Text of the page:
by AJ Marshfield
While filling out a comment card in the dining center at Hengebrook University, college freshman Daniel Pewter stated he was going to make a complaint about the quality of the food.
“It tastes just like my mom’s.”
Pewter had just finished dinner when, according to reports from his friends, he had an epiphany.
“I’m paying $7000 a semester to eat the same crap that’s been shoveled onto my plate at home for years,” said Pewter, pushing away his tray. “It’s time someone stood up and complained.”
Citing issues such as runny eggs and bland mashed potatoes, Pewter marked “dissatisfied” for each category on the Hengebrook Dining Center comment card. “Why can’t you make anything I like?” he wrote in the comments section.
June Mattheson, director of dining services, stated that most students enjoy Hengebrook Dining. “We’ve won national awards several times for our variety, quality and nutrition. We don’t order frozen foods. We try to make as much as possible from scratch, and we’ve also recently begun a ‘Buy Local’ campaign. It is very rare that we have students complain. In fact, most of them tell us our food tastes just like homemade.”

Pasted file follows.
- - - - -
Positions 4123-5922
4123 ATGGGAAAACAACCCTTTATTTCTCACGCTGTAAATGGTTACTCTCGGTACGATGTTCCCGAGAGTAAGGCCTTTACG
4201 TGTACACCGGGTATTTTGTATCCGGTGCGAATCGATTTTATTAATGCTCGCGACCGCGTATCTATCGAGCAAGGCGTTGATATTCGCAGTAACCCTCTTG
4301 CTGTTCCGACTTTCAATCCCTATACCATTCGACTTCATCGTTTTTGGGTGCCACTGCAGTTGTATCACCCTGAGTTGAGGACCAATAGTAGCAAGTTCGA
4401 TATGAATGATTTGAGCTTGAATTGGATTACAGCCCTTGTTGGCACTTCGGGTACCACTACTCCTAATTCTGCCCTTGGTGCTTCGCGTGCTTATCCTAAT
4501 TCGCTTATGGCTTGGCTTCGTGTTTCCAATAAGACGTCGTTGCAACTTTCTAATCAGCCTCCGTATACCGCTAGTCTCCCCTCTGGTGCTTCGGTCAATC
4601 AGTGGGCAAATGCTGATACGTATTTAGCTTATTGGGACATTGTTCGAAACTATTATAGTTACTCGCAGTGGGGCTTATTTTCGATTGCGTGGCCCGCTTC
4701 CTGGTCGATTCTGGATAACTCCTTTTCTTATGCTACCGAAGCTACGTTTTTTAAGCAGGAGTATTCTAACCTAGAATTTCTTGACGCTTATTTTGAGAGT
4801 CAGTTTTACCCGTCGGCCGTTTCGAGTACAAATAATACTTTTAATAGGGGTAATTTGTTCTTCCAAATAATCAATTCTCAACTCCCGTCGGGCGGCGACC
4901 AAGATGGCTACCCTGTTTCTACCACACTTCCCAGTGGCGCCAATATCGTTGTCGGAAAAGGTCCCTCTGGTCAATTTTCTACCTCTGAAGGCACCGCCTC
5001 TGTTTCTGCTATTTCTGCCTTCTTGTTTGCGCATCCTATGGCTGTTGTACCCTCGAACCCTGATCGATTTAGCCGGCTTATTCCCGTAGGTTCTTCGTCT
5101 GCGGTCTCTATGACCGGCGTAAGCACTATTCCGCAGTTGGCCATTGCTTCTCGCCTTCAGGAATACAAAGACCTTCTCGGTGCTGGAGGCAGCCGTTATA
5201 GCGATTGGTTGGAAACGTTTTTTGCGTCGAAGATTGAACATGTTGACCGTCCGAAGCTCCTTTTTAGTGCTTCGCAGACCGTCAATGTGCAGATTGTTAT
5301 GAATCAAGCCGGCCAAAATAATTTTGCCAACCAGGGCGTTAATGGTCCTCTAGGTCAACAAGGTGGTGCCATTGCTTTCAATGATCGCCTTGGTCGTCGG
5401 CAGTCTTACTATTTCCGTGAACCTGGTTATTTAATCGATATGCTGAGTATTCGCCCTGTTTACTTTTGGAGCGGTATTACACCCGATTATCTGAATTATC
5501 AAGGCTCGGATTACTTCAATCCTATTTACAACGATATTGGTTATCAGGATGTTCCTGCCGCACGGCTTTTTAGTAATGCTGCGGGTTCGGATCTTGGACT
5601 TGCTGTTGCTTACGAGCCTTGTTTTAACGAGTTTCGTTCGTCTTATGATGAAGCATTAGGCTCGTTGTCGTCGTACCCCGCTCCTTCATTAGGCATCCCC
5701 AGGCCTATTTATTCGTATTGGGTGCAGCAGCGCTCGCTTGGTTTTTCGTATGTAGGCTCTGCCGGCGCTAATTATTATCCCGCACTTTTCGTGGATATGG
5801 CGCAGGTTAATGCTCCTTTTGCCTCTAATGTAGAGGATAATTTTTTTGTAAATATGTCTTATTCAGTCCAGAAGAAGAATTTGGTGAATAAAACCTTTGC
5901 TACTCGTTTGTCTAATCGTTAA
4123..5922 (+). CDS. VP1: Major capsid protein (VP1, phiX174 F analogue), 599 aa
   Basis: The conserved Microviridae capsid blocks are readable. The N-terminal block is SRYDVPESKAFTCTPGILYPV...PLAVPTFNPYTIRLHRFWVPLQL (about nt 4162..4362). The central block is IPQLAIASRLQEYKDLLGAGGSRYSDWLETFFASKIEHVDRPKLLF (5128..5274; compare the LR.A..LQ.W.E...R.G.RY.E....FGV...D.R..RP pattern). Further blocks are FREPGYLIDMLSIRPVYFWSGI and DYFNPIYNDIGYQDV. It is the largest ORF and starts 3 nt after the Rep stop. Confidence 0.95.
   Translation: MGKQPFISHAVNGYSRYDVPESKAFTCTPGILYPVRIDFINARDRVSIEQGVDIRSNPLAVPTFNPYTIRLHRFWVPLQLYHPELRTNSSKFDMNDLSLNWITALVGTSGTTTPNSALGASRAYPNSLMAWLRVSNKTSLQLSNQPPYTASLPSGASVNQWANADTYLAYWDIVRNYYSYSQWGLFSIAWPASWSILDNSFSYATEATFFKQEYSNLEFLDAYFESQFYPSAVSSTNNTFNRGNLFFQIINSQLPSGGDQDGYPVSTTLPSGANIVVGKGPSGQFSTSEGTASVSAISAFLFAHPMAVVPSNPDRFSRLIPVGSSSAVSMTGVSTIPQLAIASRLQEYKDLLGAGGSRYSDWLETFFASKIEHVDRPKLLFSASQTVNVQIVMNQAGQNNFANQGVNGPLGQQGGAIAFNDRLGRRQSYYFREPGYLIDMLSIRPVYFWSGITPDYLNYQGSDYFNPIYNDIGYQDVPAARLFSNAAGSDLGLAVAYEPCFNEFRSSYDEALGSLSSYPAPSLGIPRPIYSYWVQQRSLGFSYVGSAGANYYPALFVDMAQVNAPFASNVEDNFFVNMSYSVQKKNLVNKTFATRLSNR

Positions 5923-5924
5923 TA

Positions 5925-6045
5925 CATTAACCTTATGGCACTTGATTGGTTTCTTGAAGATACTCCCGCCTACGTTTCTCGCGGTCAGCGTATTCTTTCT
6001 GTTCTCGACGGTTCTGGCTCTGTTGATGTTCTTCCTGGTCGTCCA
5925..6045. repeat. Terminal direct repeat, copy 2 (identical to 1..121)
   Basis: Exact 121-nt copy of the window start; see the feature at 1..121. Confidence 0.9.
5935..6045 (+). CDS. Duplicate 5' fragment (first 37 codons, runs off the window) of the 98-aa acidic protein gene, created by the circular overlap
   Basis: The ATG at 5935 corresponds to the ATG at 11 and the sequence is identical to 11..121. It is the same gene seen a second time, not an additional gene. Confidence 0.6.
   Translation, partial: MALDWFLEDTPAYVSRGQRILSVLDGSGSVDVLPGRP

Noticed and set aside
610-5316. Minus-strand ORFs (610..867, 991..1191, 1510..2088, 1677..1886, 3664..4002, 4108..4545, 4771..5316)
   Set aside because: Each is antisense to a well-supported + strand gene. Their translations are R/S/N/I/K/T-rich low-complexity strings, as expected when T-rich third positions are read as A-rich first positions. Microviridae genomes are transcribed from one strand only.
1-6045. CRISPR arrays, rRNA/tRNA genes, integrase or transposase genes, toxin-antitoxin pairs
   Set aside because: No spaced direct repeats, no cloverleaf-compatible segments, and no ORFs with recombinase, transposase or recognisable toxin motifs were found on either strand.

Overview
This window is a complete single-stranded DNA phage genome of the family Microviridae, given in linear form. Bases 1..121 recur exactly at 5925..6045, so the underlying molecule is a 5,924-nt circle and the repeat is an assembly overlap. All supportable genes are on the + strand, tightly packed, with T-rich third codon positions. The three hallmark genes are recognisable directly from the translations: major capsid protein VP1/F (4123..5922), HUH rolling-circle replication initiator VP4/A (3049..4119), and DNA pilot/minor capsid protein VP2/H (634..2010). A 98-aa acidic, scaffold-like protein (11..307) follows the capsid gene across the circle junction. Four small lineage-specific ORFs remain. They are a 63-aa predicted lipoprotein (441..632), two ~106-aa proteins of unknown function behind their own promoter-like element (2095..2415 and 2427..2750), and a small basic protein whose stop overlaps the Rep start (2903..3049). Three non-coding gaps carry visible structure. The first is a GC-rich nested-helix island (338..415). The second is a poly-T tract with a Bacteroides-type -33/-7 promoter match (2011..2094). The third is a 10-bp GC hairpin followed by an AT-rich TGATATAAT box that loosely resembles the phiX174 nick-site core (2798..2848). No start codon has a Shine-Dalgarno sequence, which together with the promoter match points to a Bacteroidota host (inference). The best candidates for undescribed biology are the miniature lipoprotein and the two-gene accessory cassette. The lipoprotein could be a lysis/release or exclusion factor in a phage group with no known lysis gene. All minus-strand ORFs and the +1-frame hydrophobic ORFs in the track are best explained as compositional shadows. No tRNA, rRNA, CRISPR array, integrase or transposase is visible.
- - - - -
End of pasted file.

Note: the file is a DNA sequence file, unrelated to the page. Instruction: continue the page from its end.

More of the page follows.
Sophomore Tara Fischer reported that “[The food] is really pretty good. Their mac and cheese is just like my mom’s, so it makes me less homesick.”
Pewter reports that he has eaten nothing but cereal and salad for the last two months, and stated that he does not plan to change his eating habits.
“I won’t be satisfied until Hengebrook can make a decent breakfast like Tom’s mom made when we stayed over there after prom,” said Pewter.
“Well, we’re not a short-order restaurant,” explained Mattheson. “We’re trying to feed 20,000 on a tight budget, but if students want something specific, we do have make-it-yourself options.”
“Yeah. Sounds just like my mom,” said Pewter when he heard the response from Mattheson. “Budget, budget, blah blah…because it costs too much money to make a hot dog that isn’t cold in the middle? And yeah, my mom had a ‘make-it-yourself’ option, too. It was called bread and peanut butter.”
Pewter dropped his completed card in the confidential, locked comment box by the dining center exit and then pumped his fist twice amidst the cheers of his friends.
Upon seeing him submit the card, one dining center student worker said, “I hope that wasn’t anything important, like a food allergy notification. No one has a key for that padlock.”